[In the following essay, Rutter examines the role of gender in Harrison's Oresteia.]
The Headmistress considered the splendidly wrapped Christmas present from the boy she'd harangued all term. ‘They don't carry grudges,’ she said. ‘Children don't carry grudges.’ Then corrected herself. ‘Boys don't. Girls—They're a bit iffy with grudges.’
I thought of Clytemnestra, stuck in Argos, ten years brooding on that grudge that turned to gall the organ that had started as her heart.
Girls carry grudges.
Because girls remember. Girls, the stay-at-home Penelopes at the loom, do-nothings （while men, the do-ers, sail off to do war, to do history） have inexhaustible time to brood on actions men forget as soon as They're accomplished. Like killing. Like war. Each invasion is such a surprise, such an adventure for frank, forgetful men, their bluff memories wiped clean of any war ever before. ‘Oh what a lovely slaughter!’ they crow. King Agamemnon
He swung the god-axe, Zeus the Avenger's, tore Troy's roots up, dug her earth over, her god-shrines shattered, her altars all gutted, fruitful earth...
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SOURCE: “Blasphemy and Death: On Film Making with Tony Harrison,” in Tony Harrison, edited by Neil Astley, Bloodaxe Books, 1991, pp. 384-94.
[Symes is a film editor, director, and producer for the BBC. In the following essay, he discusses working with Tony Harrison on the verse film The Blasphemers' Banquet ]
In 1936, delivering a lecture to the North London Film Society, W. H. Auden concluded that to enable poetry to work with film ‘there was a difficulty finding the right kind of support to enable such experiments to be carried out. It is financial support that is required for these experiments, without restriction on the director's independence of outlook either by commercial or departmental policy.’ This is certainly true, but he ignored the other vital part of the film/verse equation.
Possibly because what he was required to do at the GPO unit was to provide verse for existing film material, rather in the manner of a composer writing music, Auden failed to mention the necessity of writer and film team being able to work closely together. It may seem a truism, but it is remarkable how misunderstood is the process, even by insiders, and its success depends entirely on the closest of relationships developing between all parties engaged on the project. If the work is approached in a conventional way, with the writer relegated to a secondary position, the results will be at best...
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SOURCE: “Postmodern Classics: The Verse Drama of Tony Harrison,” in British and Irish Drama Since 1960, edited by James Acheson, St. Martin's Press, 1993, pp. 202-26.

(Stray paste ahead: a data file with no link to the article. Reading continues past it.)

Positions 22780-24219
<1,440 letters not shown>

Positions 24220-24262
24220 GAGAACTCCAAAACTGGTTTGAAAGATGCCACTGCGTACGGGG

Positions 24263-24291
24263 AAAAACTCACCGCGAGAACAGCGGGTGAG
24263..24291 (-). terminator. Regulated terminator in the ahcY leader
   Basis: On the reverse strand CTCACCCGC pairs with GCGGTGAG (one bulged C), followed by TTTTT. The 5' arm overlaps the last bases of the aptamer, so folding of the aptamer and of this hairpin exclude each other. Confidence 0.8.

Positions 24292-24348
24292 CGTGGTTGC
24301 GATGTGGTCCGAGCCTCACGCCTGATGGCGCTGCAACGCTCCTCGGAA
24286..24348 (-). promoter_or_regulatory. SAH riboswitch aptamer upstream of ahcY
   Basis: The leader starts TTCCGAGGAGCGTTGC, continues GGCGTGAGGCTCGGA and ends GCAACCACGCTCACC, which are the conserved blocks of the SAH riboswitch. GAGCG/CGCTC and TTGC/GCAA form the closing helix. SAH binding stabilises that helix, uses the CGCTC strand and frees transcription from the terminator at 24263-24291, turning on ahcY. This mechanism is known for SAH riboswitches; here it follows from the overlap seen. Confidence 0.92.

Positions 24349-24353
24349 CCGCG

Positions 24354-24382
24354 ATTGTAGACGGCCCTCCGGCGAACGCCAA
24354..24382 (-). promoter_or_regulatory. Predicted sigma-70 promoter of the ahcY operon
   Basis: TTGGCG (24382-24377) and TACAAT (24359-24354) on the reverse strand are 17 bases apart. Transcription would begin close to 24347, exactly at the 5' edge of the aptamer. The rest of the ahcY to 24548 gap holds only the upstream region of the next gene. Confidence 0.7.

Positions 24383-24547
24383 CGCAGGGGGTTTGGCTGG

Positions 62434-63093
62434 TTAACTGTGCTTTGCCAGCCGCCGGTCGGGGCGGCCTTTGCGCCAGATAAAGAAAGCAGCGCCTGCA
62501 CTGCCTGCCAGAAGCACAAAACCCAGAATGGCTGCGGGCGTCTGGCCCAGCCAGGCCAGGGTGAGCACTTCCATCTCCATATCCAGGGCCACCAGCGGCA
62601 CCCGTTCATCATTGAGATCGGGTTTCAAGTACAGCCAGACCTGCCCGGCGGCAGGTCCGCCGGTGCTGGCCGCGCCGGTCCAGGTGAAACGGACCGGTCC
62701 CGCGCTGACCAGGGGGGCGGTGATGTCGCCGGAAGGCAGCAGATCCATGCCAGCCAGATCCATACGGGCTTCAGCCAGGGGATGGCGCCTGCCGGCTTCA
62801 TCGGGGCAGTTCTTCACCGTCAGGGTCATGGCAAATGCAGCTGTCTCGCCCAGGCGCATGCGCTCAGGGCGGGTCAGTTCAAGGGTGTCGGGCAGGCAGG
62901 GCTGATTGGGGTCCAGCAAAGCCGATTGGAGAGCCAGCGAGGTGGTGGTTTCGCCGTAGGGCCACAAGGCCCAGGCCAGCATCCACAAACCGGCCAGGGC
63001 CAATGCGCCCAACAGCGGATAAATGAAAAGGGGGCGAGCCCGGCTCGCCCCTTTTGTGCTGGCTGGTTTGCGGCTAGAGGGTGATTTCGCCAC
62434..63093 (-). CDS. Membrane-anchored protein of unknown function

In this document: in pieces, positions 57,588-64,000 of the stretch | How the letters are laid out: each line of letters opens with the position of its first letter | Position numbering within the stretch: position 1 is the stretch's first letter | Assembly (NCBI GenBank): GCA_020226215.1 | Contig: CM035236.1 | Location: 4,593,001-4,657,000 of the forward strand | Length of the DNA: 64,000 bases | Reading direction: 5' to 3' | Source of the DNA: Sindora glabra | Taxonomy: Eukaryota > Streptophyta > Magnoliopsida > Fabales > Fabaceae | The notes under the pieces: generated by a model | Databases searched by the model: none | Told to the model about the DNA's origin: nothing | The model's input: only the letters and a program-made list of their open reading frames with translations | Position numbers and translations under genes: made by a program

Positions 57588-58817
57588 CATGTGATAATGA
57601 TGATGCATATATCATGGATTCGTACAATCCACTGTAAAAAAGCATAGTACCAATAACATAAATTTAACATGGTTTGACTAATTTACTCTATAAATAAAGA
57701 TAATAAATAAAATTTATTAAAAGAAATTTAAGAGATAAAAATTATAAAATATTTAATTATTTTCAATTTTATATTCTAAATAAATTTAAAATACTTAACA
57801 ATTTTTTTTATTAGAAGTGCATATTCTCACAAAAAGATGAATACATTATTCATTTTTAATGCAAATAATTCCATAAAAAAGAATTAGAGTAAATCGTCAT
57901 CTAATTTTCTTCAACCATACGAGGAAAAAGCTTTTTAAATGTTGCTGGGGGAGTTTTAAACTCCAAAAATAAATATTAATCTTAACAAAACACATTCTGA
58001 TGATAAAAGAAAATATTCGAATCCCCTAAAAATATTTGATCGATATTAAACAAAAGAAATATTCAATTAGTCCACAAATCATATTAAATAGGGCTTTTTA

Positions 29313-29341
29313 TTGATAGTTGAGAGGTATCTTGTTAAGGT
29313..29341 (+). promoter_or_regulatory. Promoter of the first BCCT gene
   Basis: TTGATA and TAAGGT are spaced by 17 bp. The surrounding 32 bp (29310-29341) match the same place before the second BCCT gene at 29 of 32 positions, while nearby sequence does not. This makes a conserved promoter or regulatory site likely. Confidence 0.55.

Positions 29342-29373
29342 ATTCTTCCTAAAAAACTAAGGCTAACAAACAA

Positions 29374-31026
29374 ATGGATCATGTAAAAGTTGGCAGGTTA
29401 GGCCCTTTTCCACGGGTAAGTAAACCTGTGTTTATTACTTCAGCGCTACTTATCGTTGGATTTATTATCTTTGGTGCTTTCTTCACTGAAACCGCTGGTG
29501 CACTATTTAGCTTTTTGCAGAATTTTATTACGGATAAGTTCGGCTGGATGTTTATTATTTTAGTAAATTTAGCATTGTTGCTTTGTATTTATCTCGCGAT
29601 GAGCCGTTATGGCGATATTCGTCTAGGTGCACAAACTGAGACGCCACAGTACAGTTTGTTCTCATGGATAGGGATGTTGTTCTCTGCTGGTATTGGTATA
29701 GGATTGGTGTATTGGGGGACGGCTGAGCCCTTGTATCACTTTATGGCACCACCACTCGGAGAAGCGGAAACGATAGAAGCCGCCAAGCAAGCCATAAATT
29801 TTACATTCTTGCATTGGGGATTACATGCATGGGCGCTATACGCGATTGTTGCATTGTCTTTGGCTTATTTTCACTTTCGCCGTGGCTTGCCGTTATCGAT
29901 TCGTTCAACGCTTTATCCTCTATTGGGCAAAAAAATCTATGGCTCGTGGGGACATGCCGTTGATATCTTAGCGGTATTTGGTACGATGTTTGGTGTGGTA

[In the following essay, Huk discusses Harrison's adaptations of classical drama and traces how the poet brings a new life and a contemporary edge to the Greek classics.]
To understand this, it becomes necessary to level the artistic structure of the Apollonian culture, as it were, stone by stone, till the foundations on which it rests become visible.
Friedrich Nietzsche, The Birth of Tragedy
Over the course of the last two decades Tony Harrison, the well-known British poet and classicist, has brought his poetry to full power on stage. His metrical arguments, which have always addressed social issues and audiences rather than isolated readers, find their perfect venue there, despite the fact that, as Derek Walcott recently put it, the very idea of metred verse drama has come to summon for most people ‘the beat of footfalls down a vacant corridor, a museum, a ruined colonnade’.1 Reversing those footsteps, Harrison's much-hailed successes in translating and contemporising classical verse drama have led him to invent what critics are now struggling to describe as his own unprecedented sort of politically radical,...
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SOURCE: “Person to Person: Relationships in the Poetry of Tony Harrison,” in Twentieth-Century Poetry: From Text to Context, edited by Peter Verdonk, Routledge, 1993, pp. 21-31.
[In the following essay, Widdowson analyzes how Harrison's use of pronouns in his “The School of Eloquence” and Other Poems illustrates his ambivalent relationship to his parents.]
‘You weren't brought up to write such mucky books!’is the final line in italics of Tony Harrison's poem ‘Bringing Up’. It refers to what his mother said when he showed her his first volume The Loiners, and it epitomizes the social dislocation of a working-class boy who won a scholarship to Leeds Grammar School and subsequently graduated in Classics.
In this chapter Henry Widdowson demonstrates in a sensitive reading that the way in which the grammatical categories of person （first, second, and third） are distributed across Harrison's poem ‘Long Distance II’ throws into relief its basic theme of estrangement; of loss of contact, person to person.
Widdowson points to a significant distinction between the pronouns of the first and second person （I and you） on the one hand and those of the third person on the other （he, she, they）: the former are terms of address used to talk to people, while...
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Economist （review date 23 January 1993）
SOURCE: “A Bleeding Poet,” in Economist, Vol. 326, No. 7795, January 23, 1993, p. 83.
[In the following review, the critic praises Harrison as “one of today's most unusual writing talents.”]
For the first time in almost a decade, an English poet stands a good chance of winning the Whitbread prize, the literary award that ranks second only to the Booker in popular esteem in Britain. Unlike the Booker shortlist, which is confined to novelists, the Whitbread shortlist takes in writers of different categories of books—first novel, children's book, biography and so on.